Worldwide Award to the discovery of the Faida rock reliefs
Archaeology, Ancient Art, Reliefs, Aerial Photogrammetry, UAV, Mapping
All the following case study data were kindly provided by Alberto Savioli of the Department of Humanities and Cultural Heritage (Dipartimento di Studi Umanistici e del Patrimonio Culturale – DIUM) of the University of Udine.
The discovery referred to in this article is that of ten monumental Assyrian bas-reliefs found in Faida, northern Iraqi Kurdistan, thanks to the “Kurdish-Italian Faida Archaeological Project” (KIFAP) conducted by the University of Udine together with the Directorate of Antiquities of Duhok.
The finding of these rock reliefs of the VIII Century BC won the title of the most important archaeological discovery of 2019, winning the prestigious 2020 International Archaeological Discovery Award “Khaled al-Asaad“.
Daniele Morandi Bonacossi, DIUM Professor of the University of Udine and the archaeological mission coordinator, received the international jury award last November 20, 2020. The ceremony took place in Paestum during the XXIII Mediterranean Exchange of Archaeological Tourism (BMTA), which also awarded the mission with the Special Award 2020 for the most voted archaeological discovery on the BMTA Facebook page.
The Assyrian Reliefs of Faida
It all began during the summer and autumn of 2019 when an archaeological team from the Italian-Kurdish mission identified a rock art complex of ten bas-reliefs dating back to the Assyrian era (VIII-VII century BC) in the site of Faida (Iraqi Kurdistan).
Of imposing size – almost 5 × 2 meters – four out of ten bas-reliefs found are in a good state of conservation due to the layers of soil deposited by the erosion of the hillside, which covered and therefore compromised the other Assyrian panels.
They extend along an ancient irrigation channel that was probably designed during the reign of King Sargon II: carved into the rock, upon them stand out the figure of the king and a whole series of gods and sacred animals (Fig. 1), all to show the reverence for the great Assyrian pantheon by the people, as well as celebrating the construction of the irrigation channel that would have guaranteed fertility to the ground and wealth for the inhabitants of those lands.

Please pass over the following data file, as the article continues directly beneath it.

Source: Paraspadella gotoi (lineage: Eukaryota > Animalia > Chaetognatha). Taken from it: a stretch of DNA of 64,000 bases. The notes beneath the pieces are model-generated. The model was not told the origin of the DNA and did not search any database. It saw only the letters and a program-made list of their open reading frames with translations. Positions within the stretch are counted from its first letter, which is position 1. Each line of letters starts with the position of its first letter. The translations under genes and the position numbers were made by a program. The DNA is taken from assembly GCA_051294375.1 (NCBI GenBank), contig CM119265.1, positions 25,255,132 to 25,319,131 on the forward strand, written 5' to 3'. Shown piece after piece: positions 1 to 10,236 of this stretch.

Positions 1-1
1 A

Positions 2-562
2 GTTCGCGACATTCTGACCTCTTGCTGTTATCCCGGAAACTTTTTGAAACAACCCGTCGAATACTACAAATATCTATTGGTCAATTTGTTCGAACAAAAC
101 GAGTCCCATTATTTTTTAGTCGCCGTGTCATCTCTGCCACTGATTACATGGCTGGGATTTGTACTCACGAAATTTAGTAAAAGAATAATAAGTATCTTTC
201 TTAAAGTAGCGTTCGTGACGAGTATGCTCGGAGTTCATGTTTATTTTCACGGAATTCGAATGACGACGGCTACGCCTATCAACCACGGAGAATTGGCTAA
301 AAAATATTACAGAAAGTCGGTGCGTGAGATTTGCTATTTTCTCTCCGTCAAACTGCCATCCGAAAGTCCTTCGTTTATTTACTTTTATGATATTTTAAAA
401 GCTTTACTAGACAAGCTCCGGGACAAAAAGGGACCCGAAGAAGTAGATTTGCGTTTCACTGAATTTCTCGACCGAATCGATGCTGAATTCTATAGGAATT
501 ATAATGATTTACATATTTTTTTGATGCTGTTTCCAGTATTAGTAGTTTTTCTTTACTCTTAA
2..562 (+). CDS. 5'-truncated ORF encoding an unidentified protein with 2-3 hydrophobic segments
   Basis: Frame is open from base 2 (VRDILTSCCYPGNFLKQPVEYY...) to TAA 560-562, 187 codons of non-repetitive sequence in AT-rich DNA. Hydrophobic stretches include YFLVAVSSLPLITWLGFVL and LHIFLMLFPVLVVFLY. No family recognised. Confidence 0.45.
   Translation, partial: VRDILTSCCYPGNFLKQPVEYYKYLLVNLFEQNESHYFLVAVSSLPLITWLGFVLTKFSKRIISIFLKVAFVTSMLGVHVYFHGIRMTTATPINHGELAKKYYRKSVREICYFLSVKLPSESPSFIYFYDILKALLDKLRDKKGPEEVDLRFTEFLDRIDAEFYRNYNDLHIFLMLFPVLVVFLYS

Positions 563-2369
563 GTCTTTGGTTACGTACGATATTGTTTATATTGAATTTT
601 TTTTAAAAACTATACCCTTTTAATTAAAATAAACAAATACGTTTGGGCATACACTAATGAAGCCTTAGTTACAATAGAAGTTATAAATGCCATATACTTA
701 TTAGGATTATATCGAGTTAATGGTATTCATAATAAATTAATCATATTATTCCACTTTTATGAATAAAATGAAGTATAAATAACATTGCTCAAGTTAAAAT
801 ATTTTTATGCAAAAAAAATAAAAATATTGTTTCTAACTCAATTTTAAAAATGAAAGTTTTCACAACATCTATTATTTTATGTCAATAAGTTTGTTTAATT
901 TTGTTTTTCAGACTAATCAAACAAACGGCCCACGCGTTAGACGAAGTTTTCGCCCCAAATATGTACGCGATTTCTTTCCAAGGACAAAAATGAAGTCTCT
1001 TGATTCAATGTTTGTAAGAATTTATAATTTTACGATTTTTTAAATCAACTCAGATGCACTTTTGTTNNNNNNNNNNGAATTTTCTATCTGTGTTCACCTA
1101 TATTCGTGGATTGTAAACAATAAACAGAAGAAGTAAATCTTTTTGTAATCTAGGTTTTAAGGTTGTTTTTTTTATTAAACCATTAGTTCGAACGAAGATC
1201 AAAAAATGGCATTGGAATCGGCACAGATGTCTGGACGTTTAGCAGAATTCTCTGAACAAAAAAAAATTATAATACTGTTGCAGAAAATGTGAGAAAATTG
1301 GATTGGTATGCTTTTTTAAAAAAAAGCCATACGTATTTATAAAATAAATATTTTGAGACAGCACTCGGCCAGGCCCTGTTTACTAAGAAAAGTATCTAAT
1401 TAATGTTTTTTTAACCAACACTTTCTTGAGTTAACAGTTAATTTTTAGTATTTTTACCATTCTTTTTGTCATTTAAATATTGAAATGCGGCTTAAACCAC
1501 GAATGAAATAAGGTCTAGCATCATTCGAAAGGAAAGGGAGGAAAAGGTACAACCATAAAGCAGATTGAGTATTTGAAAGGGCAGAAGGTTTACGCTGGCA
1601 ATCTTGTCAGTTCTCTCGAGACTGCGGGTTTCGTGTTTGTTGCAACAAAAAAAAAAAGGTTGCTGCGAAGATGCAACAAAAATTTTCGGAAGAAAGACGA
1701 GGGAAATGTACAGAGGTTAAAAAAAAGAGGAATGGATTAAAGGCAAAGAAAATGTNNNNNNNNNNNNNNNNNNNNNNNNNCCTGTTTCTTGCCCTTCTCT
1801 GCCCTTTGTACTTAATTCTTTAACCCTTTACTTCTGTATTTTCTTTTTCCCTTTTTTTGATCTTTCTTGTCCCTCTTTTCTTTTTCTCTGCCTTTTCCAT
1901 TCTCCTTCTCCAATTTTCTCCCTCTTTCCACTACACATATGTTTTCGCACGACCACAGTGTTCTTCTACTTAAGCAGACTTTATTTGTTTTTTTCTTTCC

The survey and data collection
Alberto and the KIFAP project team took care of the photographic acquisition of the Faida’s bas-reliefs in a context that is certainly not optimal given the complex political situation in Iraq. Indeed, some factors influenced the different phases of the survey carried out with a drone DJI Phantom Pro 4, such as the constant loss of signal due to interference with radio waves and the consequent impossibility of performing automatic flight missions following a regular grid. The drone was equipped with a camera that featured a 13.2 CMOS sensor × 8.8 mm of 20 MP.
They shoot the pictures at multiple intervals (usually between 7 AM and noon), in manual mode and with direct sunlight, perpendicular to the ground and frontal to the bas-relief, at a 1-meter distance. Several Zephyr coded markers were also placed around the panels to acquire the corresponding 2D control points and improve the following 3D model accuracy (Fig. 2). Ultimately, the 3D coordinates were obtained with a differential GPS.
Processing data in 3DF Zephyr
Once the data collection was completed, the aerial pictures of each bas-relief taken were imported into 3DF Zephyr. As for the four best-preserved bas-reliefs, called “R4”, “R6-7” (these two panels were surveyed and processed in a single project), and “R8”, Alberto collected 185, 350, and 170 photos, respectively, in JPG format and with a resolution of 5472 × 3648 pixels. For all projects, the final mean error didn’t exceed 1 cm.
Here below, some screenshots of the 3D models generated with 3DF Zephyr:
Geometry (left) and textured mesh (right) of bas-relief “R8”. ©Alberto Savioli – DIUM, UniUD.
The “Khaled al-Asaad” Award and the role of world archaeological discovery
Khaled al-Asaad was a Syrian archaeologist who, in 2015, paid with his life to protect the ancient cultural heritage of the city of Palmyra. Since then, the award identified as a tribute to his memory has become the only worldwide recognition dedicated to those archaeologists that, with their dedication and scientific expertise, are committed every day to discover, and at the same time protect, the cultural heritage of areas at risk. KIFAP fully met these requirements, which led to the subsequent collaboration and support by ALIPH, the only global fund created in favor of the protection and rehabilitation of cultural heritage in conflict and post-conflict areas. Later on, other partners that share the same values joined the cause, thus allowing the development of a concrete plan to protect and restore the Assyrian bas-reliefs of Faida.
At this link, you can read the complete press release in English, while below, you can see the YouTube video that showcases the highlights of the Italian-Kurdish archaeological mission.